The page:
Updates from the Arroyo team

End-to-end SQL tests with Rust proc macros

Testing a complex system like Arroyo is hard. But with Rust's powerful proc macros, we're able to easily produce end-to-end tests of our SQL features.

Jackson Newhouse

Jackson Newhouse

CTO of Arroyo

Arroyo is a new distributed stream processing engine written in Rust that allows users to build and execute stateful, real-time computations on high-volume streaming data. As is becoming increasingly standard, users of Arroyo build out their pipelines by writing SQL queries against their streaming data. Today I want to dive into the techniques we use to test our SQL processing logic.

After Arroyo parses and plans a SQL query, it generates Rust code that is then compiled into the final pipeline binary. This is a pattern seen in a number of other systems, including Spark, Presto, and Calcite1. Code generation results in wickedly fast computation, especially with a compiler as powerful as Rust's.

But it also introduces challenges for developing and testing our engine code. Because much of the code is generated at runtime, we can't take advantage of Rust's many compile-time correctness checks. In the worst case we may end up generating invalid code, leading to compilation errors when a user tries to run a query.

Fortunately, Rust has another trick up its sleeve: a flexible macro system which allows us to generate test cases at compile time from our generated code. By leveraging a procedural macro, we're able to easily write tests to validate that our generated code compiles and behaves correctly. ‍

An Example Test

Let's look at one of the 92 different tests we currently have committed in arroyo-sql-testing, one_modulo_nullable_two:

  "non_nullable_i32 % nullable_i64",
  arroyo_sql::TestStruct {
    non_nullable_i32: 1,
    nullable_i64: Some(2),

This tests how our SQL engine handles the modulo operator % between null and non-null inputs.

The single_test_codegen macro goes through several steps to turn this into a useful test case.

Parsing the macro arguments

As a procedural macro, single_test_codegen takes a TokenStream, processes it, and returns a modified TokenStream. Initially, it extracts four input arguments:

  • test_name: The name of the test case to be generated.
  • calculation_string: A string with the SQL expression whose implementation we wish to test.
  • input_value: The row we should execute the generated code against. For our tests we have TestStruct which has nullable and non-nullable for most of our data types.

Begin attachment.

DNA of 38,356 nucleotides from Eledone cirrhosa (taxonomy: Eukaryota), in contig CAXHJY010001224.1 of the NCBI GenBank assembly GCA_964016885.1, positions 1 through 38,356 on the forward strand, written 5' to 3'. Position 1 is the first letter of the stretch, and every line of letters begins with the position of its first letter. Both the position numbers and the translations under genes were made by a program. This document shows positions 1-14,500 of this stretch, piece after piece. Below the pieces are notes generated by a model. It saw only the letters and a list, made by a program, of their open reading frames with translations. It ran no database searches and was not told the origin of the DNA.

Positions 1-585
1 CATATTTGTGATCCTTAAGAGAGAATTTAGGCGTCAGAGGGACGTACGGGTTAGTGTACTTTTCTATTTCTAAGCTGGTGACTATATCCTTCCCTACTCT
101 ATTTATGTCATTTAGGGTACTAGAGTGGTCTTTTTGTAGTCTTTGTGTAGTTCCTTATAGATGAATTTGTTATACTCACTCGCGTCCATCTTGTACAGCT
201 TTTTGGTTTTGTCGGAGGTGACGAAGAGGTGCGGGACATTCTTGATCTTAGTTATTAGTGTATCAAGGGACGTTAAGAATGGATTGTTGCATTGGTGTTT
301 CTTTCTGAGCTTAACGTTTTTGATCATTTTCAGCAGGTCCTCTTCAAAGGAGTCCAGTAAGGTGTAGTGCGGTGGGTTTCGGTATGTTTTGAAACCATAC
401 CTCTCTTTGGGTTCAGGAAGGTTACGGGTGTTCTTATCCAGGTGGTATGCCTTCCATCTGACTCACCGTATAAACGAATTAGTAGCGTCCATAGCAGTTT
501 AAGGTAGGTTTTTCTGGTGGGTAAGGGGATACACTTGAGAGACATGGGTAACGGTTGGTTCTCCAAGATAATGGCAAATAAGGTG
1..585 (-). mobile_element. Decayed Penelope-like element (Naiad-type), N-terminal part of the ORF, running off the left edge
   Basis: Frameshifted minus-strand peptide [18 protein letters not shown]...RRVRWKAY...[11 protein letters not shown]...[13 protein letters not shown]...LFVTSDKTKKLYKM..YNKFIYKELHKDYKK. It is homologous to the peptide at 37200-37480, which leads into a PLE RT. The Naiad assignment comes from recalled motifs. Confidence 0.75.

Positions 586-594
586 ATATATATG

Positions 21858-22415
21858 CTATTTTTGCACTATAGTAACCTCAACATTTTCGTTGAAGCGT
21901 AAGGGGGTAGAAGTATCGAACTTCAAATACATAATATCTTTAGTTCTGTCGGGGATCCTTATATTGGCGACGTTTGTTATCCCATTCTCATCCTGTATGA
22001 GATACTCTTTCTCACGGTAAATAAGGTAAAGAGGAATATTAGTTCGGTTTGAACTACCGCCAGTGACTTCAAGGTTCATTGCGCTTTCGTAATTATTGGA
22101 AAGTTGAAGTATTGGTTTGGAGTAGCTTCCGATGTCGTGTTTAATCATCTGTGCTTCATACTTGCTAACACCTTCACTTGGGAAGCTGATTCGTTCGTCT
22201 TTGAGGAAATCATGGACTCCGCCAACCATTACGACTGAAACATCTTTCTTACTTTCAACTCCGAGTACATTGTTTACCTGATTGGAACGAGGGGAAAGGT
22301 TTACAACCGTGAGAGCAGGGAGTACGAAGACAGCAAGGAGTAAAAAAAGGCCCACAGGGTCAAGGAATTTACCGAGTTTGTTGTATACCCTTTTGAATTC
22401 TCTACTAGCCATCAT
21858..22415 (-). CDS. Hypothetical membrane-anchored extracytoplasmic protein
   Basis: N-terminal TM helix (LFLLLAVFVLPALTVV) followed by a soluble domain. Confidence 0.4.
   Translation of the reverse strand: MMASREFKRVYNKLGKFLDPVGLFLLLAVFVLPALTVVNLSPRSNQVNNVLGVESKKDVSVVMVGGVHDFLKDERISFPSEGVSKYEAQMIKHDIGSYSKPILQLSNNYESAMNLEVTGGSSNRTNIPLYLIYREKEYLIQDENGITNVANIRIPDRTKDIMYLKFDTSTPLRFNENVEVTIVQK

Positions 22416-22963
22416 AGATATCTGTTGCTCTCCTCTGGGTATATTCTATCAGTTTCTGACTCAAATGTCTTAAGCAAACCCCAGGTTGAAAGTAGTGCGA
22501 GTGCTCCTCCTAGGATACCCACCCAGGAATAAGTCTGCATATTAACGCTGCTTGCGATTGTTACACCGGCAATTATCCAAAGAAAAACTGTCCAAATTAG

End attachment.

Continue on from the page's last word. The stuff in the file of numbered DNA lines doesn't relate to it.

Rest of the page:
• expected_result: Some Rust expression that should be equal to the calculation_string called on the input value.

Creating an artificial SQL query

The macro calls get_test_expression() which creates an artificial SQL context, and plans a generated query2 using DataFusion. We then pull out the DataFusion expression for further processing.

Generating The Rust Code

The extracted expression3 is converted to an Arroyo Expression, from which we generate Rust code:

   .map(|right| arg.non_nullable_i32.clone() as i64 % right)

Constructing The Test Case

Finally, the generated code is used to build a test function, using the input_value as the initial context for the expression. ‍

fn generated_test_one_modulo_nullable_two() {
    let arg = arroyo_sql::TestStruct {
      non_nullable_i32: 1,
      nullable_i64: Some(2),
      .map(|right| arg.non_nullable_i32.clone() as i64 % right)
  }, Some(1i64));


Despite the intricacy of this approach, there are several practical advantages. First, writing these tests is very easy, increasing the frequency that good tests are actually written. Second, because the tests are agnostic to the underlying implementation we can make significant changes to the engine without extensive test rewrites. Lastly, because of how much of the query path it executes it is able to detect regressions from unexpected places. For instance, this test caught a regression when I upgraded us to DataFusion 23.0.


  1.   Calcite is in turn used by a large number of Java-based distributed compute engines, including Flink, Trino, Druid, Hive and Kylin.

  2. SELECT {calculation_string} FROM test_source
  3. CAST(test_source.non_nullable_i32 AS Int64) %